A sharp decline in global equity markets driven by fears of a global economic slowdown and a United States recession has led to a big sell-off on the JSE on Monday.
By noon, the JSE’s broader all-share index had lost 3,32% to 25 768,400 points. The platinum mining index was down 4,76%, while resources dropped 3,91% and the gold mining index fell 3,3%. Financials were off 3,09% and banks gave up 2,75%, while industrials declined 2,66%.
The rand was bid at 7,15 to the US dollar from 7,06 when the JSE closed on Friday, while gold was quoted at $873,38 a troy ounce from $882,35/oz at the JSE’s last close.
Overseas, the UK’s FTSE 100 was down 2,23%, Asia’s Hang Seng fell 5,49% and its Nikkei pulled back 3,86%.
“The JSE has come back to levels of where it was at about a year ago, the market has been thrown into a panic, and support levels have been broken through in the US market as well as on the JSE. What is concerning though is that we haven’t responded to the packages coming out of the US, like the fiscal stimulus package, and the chances that we may see a dramatic cut in interest rates in the US,” said a Johannesburg-based equities trader.
“One thing that has kept me in this market is that when the JSE fell, it didn’t fall from a ridiculously high rate, and I don’t think that the world economy is going into a depression, but the market has begun to panic and it is throwing away everything,” he said.
He added that it was a bit peculiar to see such a brutal sell off, but he explained that more sub-prime concerns had shaken markets.
“Central banks have tried to come to assist economies, and something has to catch on later. We have gotten to levels where we should be saying ‘hold on, this isn’t actually that bad'”, he said.
“But our local situation has depressed us as well, we have been caught by the overseas front as well as our own problems here in South Africa. Local investors are being squeezed by the deteriorating sentiment here as the lack of power [electricity] has created concern about the economy’s ability to grow,” he explained.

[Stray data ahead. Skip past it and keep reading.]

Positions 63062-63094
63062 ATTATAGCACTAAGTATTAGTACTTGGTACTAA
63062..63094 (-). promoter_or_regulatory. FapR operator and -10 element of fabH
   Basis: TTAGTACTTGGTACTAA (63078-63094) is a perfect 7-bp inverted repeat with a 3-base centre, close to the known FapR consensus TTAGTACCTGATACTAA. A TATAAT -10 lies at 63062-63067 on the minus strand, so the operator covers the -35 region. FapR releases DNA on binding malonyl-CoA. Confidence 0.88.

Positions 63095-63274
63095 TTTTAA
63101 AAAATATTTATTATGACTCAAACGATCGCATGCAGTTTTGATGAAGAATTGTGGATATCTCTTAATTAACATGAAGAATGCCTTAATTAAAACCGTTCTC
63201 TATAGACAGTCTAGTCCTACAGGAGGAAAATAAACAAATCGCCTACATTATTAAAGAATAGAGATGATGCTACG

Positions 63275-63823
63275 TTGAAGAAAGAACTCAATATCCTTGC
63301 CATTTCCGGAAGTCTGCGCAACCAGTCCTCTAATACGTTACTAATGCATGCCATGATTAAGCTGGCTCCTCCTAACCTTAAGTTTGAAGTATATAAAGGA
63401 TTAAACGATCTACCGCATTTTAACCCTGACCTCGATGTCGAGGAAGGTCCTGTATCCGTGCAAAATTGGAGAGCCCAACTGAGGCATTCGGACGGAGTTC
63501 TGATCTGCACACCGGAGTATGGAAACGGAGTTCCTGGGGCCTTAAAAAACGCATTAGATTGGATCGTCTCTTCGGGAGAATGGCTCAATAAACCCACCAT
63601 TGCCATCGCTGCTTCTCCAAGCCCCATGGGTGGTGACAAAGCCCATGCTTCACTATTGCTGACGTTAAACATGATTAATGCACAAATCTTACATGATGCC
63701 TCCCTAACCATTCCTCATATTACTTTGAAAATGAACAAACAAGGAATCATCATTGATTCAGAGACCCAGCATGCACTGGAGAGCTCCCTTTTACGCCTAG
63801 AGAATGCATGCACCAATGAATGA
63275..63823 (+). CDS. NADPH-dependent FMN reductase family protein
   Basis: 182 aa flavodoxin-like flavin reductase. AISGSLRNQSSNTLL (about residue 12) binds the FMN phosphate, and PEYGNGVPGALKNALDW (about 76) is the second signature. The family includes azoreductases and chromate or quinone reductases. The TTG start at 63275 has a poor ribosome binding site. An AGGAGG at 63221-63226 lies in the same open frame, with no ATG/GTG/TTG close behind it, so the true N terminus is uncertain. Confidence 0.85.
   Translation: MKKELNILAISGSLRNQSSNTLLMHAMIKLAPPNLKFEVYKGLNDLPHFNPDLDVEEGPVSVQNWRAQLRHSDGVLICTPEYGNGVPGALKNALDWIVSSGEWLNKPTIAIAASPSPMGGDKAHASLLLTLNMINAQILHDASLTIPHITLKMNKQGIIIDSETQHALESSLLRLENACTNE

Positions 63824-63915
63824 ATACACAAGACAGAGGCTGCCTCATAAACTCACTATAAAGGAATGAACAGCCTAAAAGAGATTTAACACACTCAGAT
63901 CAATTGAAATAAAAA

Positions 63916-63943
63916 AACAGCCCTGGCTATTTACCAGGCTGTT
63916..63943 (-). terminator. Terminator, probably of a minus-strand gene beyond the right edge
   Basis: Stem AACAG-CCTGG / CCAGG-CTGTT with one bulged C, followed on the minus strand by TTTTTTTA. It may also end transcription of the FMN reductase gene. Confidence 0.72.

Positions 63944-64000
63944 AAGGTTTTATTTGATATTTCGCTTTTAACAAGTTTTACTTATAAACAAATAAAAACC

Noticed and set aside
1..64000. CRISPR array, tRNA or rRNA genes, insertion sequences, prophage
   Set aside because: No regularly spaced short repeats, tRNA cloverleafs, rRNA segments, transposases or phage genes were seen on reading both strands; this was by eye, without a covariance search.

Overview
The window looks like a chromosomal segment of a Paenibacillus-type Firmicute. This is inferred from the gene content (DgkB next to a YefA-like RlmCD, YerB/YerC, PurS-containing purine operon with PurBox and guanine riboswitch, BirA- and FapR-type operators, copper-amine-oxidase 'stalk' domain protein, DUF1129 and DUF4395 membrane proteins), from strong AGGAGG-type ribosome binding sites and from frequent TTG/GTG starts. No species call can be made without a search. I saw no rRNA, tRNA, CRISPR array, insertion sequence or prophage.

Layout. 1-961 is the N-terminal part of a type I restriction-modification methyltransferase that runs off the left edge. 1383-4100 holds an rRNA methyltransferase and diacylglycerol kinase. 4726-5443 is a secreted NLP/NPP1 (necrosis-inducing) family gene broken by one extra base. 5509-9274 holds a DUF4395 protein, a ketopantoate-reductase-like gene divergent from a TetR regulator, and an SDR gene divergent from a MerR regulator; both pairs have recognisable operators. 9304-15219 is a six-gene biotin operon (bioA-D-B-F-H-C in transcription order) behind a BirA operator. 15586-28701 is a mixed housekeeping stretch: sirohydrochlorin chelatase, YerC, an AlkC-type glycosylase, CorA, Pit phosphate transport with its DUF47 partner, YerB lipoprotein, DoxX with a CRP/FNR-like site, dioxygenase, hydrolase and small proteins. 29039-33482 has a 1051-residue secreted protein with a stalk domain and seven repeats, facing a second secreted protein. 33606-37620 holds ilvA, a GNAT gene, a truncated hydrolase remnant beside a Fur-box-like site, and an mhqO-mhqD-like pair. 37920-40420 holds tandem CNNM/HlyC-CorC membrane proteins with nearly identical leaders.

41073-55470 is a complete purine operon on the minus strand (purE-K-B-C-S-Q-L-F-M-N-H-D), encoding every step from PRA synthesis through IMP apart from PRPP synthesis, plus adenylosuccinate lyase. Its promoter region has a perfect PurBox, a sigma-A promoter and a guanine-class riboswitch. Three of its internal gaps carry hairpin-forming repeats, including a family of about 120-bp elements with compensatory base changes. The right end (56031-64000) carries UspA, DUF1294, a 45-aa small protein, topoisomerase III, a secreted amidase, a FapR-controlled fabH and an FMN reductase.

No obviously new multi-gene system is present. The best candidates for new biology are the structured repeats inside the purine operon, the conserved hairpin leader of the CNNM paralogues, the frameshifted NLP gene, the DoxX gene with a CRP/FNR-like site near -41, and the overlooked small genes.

“Last week, Eskom said that the local government mustn’t advertise for jobs until 2013 because we don’t have the power to meet the extra demand. It is not
only global issues that are hurting us, but it is also self-imposed through bad
management and bad planning,” he noted.
He added that other factors hurting investors were global worries about a US recession as well as a further hike in South African interest rates.
“Private clients are being squeezed and all those favourite stocks are just falling and no one can save them as no one is coming in to buy into this market. When foreigners lose their love affair, they just dump it,” he said.
The trader added that the rand was being slaughtered, which was helping mining stocks on the JSE. “Even though they are sharply lower, it could be worse,” he said.
Taking a look at stocks, by noon, resource group Anglo American slumped R15,05, or 4,08%, to R353,95, BHP Billiton retreated R7,69, or 4,01%, to R184 and Sasol decreased R8,30, or 2,54%, to R318,70.
Among gold counters, AngloGold Ashanti weakened R6,20, or 2%, to R303,90 and Goldfields slipped R5,90, or 5,11%, to R109,60.
Platinum miner Anglo Platinum dipped R38, or 3,6%, to R1 017 and Impala Platinum slumped R15,01, or 5,89%, to R239,99.
Building and construction group Basil Read tumbled R2,50, or 8,62%, to R26,50 and Raubex Group lost R2,95, or 7,03%, to R39.
Diversified industrials group Barloworld fell R4,31, or 4,82%, to R85,19 and brewer SABMiller gave up R3,30, or 2,01%, to R160,69.
Retail group Lewis on Monday said that its revenue growth for the quarter ending on January 5 2008 increased by 8% with the cumulative revenue growth for the nine months ending on January 5 increasing by 10%. Its share was down R2,54
rand, or 5,98%, to R39,96.
Elsewhere, investment banker Sasfin dropped R5, or 10,42%, to R43 and life assurance group Old Mutual was off 93 cents, or 4,74%, to R18,67 – I-Net Bridge